Friday 21 October 2016

I try to no avail, I cannot cry, I fail (Anon)

Published 25/04/2016 | 02:30

Poet Rita Ann Higgins near her home in An Spideal, Co, Galway. Photo: Andrew Downes
Poet Rita Ann Higgins near her home in An Spideal, Co, Galway. Photo: Andrew Downes

Try as I may I have never quite got poetry. And I have always perceived this as a lack, a weakness, a gap in my intellectual or emotional life that raises the spectre that I might be a very shallow person.

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I suspect it was my schooling that killed my appreciation of poetry. I could rattle off Tintern Abbey with the best of them and do well in the exams, but I hadn't connected with it at all. I remember reading some Yeats and thinking there was a beauty about it, and then I had the misfortune to hear a recording of him reading, or more declaiming, Inishfree, and that put me off for years. He was horrendous.

There were poems that could make me laugh. It could have been a poem by The Scaffold or the like. But I just thought of that as 'cleverality' rather than poetry. There was some progress when I heard Kathleen Watkins, who is the best performer of a poem that we have, recite Rita Ann Higgins. When I heard her do The Deserter I thought I was finally getting somewhere. The poet is furious with her recently deceased husband who has upped and died without having the decency to wear the shirts she had just washed and ironed for him. It is clever, funny and sad, but because of my destructive schooling I found it hard to think of it as 'real' poetry. I know this is my problem and that Rita Ann Higgins is a very fine poet indeed, and being funny should not be a minus.

It seems to have got into me that a poem had to be a bit pompous. Every now and again, our current First Citizen would publish something meaningful and I was inevitably at a loss. I could not make head nor tail of what he was on about.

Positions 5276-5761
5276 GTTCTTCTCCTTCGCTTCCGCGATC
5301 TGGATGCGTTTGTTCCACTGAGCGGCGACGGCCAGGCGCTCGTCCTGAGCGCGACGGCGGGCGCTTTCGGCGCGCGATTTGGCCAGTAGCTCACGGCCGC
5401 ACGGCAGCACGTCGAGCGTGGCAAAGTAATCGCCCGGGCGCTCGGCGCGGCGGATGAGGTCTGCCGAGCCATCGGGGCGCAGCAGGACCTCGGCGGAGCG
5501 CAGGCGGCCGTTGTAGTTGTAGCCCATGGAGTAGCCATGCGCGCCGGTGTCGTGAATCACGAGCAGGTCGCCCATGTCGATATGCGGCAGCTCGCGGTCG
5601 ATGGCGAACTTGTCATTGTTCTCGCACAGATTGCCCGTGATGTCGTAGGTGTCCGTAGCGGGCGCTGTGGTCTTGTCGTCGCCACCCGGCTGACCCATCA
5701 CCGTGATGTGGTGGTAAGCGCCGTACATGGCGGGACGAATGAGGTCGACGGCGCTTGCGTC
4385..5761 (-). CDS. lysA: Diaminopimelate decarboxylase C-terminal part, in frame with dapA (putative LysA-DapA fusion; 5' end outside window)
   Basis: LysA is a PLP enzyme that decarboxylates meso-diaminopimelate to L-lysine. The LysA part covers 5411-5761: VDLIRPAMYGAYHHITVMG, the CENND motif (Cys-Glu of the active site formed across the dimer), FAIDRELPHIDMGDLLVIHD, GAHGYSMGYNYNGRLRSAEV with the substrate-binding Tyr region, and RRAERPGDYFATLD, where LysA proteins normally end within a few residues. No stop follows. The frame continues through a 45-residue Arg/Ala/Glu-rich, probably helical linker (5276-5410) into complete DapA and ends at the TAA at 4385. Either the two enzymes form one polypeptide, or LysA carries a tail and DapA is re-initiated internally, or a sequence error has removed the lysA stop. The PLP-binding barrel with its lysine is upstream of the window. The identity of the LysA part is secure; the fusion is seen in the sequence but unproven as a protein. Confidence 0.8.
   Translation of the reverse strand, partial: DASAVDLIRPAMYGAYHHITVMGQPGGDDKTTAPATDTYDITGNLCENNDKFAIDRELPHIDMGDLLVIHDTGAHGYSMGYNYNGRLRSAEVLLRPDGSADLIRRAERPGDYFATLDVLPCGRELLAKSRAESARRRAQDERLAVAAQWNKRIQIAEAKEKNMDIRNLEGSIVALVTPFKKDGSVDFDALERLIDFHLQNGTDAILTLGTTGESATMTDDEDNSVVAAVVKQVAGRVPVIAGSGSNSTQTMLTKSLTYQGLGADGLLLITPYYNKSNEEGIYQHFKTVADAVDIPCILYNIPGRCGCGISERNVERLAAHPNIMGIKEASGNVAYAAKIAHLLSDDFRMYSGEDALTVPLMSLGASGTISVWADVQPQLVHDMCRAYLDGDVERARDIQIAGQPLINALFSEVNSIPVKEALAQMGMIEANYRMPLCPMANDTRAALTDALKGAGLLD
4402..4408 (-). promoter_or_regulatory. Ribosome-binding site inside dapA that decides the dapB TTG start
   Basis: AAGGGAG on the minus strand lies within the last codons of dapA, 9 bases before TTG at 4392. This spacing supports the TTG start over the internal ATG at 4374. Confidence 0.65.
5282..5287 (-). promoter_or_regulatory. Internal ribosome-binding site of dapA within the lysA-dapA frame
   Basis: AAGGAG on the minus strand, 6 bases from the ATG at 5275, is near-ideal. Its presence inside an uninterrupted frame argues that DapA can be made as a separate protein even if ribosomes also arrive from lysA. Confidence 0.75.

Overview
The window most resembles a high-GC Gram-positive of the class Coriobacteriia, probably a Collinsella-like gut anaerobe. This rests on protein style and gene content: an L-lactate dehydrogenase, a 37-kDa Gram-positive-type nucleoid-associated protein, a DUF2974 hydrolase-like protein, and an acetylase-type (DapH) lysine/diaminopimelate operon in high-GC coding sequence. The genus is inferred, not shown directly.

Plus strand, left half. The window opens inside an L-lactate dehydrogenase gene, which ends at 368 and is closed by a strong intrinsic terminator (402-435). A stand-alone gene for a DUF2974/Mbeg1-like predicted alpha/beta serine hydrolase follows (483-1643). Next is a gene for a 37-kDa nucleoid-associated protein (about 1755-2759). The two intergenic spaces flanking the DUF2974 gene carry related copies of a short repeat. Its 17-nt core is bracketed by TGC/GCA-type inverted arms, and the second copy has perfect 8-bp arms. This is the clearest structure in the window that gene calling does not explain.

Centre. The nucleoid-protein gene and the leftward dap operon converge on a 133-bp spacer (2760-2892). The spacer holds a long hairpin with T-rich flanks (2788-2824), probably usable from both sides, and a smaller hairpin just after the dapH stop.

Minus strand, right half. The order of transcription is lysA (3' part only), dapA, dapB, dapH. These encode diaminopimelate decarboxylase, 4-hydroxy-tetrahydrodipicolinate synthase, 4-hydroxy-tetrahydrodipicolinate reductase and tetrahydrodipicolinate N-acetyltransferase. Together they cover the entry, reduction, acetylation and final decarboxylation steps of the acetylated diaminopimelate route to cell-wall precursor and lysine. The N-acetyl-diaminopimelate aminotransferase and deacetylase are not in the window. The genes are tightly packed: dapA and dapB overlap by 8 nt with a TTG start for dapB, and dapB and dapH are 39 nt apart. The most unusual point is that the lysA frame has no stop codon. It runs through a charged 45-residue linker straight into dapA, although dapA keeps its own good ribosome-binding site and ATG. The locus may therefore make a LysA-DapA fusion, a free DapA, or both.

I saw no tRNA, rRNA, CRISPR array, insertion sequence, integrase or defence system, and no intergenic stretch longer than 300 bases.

I made some progress when I came across Forgetfulness by Billy Collins where he cleverly, and humorously, brings us through those things on the tip of our tongue that drive us mad because once we recalled them effortlessly.

Then I read a review of a book called Poems that Make Grown Men Cry. If anything could save me this book would. One talented person after another told of how a particular poem affected them deeply. I tried. I really did try. Not a sniffle.

I did come across Love after Love by Derek Walcott, which talks about getting past the need to have the esteem of others and to love oneself… "the stranger who has loved you all your life, whom you ignored for another…." It was insightful. I was touched, copied it, and sent it to a friend who was having a tough time. She was thrilled and now thinks I am an intelligent, caring, thoughtful and sensitive person.

That won't last but eventually I'll get poetry.

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